Sometimes a Marquee Selection is better than a Clone Stamp

Every once in a while you come across a tricky distraction in a photograph that throws off the whole shot.  In the example image today, there is a giant toolbox in the lower left-hand side of the image that is offsetting the balance the symmetrical composition.  I was just about to scratch this one and go to a similar photo of a different train car, but the highlights were just not as magical.

f64 Distraction Removal with Marquee Selections in Photoshop Example Before

I decided to press forward with this one knowing that there was plenty of information in the image to rescue that one little spot.  I did attempt to crop the photo but found it far less appealing.  I also tried a shot at the Clone Stamp Tool and the Spot Healing Brush, but alas they were no help.  I ended up using the information on the right side of the photo to cover the toolbox on the left side.

f64 Distraction Removal with Marquee Selections in Photoshop Example2

Here is the quick rundown:  (A video tutorial is provided at the bottom of the page)

  1. Use the Marquee tool to select the distraction.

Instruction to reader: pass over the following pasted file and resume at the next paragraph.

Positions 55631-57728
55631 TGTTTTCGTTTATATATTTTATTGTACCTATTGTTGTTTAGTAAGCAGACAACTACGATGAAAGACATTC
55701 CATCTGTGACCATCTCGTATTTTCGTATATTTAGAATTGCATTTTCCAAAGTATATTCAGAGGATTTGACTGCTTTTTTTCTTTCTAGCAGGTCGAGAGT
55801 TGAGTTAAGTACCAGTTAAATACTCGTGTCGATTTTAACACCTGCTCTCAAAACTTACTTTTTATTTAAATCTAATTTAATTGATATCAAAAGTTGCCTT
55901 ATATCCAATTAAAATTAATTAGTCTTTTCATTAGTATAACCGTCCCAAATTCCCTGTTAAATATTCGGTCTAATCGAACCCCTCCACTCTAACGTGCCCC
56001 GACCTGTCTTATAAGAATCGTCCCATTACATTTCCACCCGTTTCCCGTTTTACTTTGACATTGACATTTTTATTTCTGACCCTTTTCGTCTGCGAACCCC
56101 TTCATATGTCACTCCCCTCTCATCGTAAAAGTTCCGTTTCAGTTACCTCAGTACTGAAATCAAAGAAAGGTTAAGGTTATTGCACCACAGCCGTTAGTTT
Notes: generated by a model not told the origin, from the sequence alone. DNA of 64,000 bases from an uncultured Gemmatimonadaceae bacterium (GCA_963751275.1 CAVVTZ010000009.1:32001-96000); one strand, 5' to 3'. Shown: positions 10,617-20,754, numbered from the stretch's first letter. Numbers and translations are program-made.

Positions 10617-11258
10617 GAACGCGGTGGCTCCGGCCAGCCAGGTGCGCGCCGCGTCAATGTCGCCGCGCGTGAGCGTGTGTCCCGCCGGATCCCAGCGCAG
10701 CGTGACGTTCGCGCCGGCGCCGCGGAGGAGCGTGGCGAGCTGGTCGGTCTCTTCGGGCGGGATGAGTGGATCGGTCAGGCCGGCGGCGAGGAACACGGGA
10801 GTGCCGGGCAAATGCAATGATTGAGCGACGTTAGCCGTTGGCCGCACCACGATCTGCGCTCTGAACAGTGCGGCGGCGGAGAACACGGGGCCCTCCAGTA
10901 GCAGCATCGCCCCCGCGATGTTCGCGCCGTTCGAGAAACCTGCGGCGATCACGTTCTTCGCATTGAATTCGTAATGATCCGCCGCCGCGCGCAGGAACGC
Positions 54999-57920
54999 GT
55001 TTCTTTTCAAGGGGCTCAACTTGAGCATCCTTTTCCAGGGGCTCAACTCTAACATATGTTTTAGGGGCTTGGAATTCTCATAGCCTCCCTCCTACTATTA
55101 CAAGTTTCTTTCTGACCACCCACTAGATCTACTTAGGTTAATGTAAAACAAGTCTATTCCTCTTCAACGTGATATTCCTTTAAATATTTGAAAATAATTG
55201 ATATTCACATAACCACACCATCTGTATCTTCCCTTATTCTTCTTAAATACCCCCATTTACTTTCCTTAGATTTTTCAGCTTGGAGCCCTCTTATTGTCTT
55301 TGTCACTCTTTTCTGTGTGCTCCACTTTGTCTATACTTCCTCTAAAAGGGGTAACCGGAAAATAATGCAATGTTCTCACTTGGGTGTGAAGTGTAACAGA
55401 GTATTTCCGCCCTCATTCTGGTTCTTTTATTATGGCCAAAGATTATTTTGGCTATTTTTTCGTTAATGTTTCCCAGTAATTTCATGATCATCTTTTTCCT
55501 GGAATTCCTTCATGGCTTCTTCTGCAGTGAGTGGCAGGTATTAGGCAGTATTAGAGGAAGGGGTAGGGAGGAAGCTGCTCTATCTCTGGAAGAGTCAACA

2. Be sure to leave plenty of room around the distraction with your selection.  This is a buffer for your mask in Step 10
  3. Move the Marquee selection to the opposite side of the image.
  4. Copy the new selection using CTRL + C (CMD + C on Mac)
  5. Paste the newly copied selection onto the image CTRL + V (CMD + V on Mac)
  6. PRess CTRL + T (CMD + T on Mac) to transform the selection.
  7. Right click inside the layer and select “Flip Horizontal”
  8. Move the flipped selection to the opposite side of the image to cover the distraction.
  9. Make a new layer mask on the copied layer.
  10. Paint with black around the hard edge areas of the selection.
  11. Add a new Curves Adjustment layer above the selection.
  12. Clip the Curves Adjustment layer into the selection by pressing ALT (Option on Mac)
  13. Adjust the Tone Curve until the selection blends in with its surroundings
  14. Add a new Hue/Saturation Adjustment layer above the Curve.
  15. Clip the Hue/Saturation Adjustment layer into the selection by pressing ALT (Option on Mac)
  16. Adjust the Color until the selection blends in with its surroundings.
  17. You can take it one step further by applying a Color Lookup Table (as seen in the video tutorial)

The Finished Image

f64 Distraction Removal with Selections in Photoshop Example Final

Blake Rudis
f.64 Academy and f.64 Elite are the brainchildren of Blake Rudis. While he is a landscape photographer he is most passionate about post-processing images in Photoshop and mentoring others.

For Blake, it is less about the art and more about the process. He dives deep into difficult topics and makes them easy to understand through his outside the box thinking.
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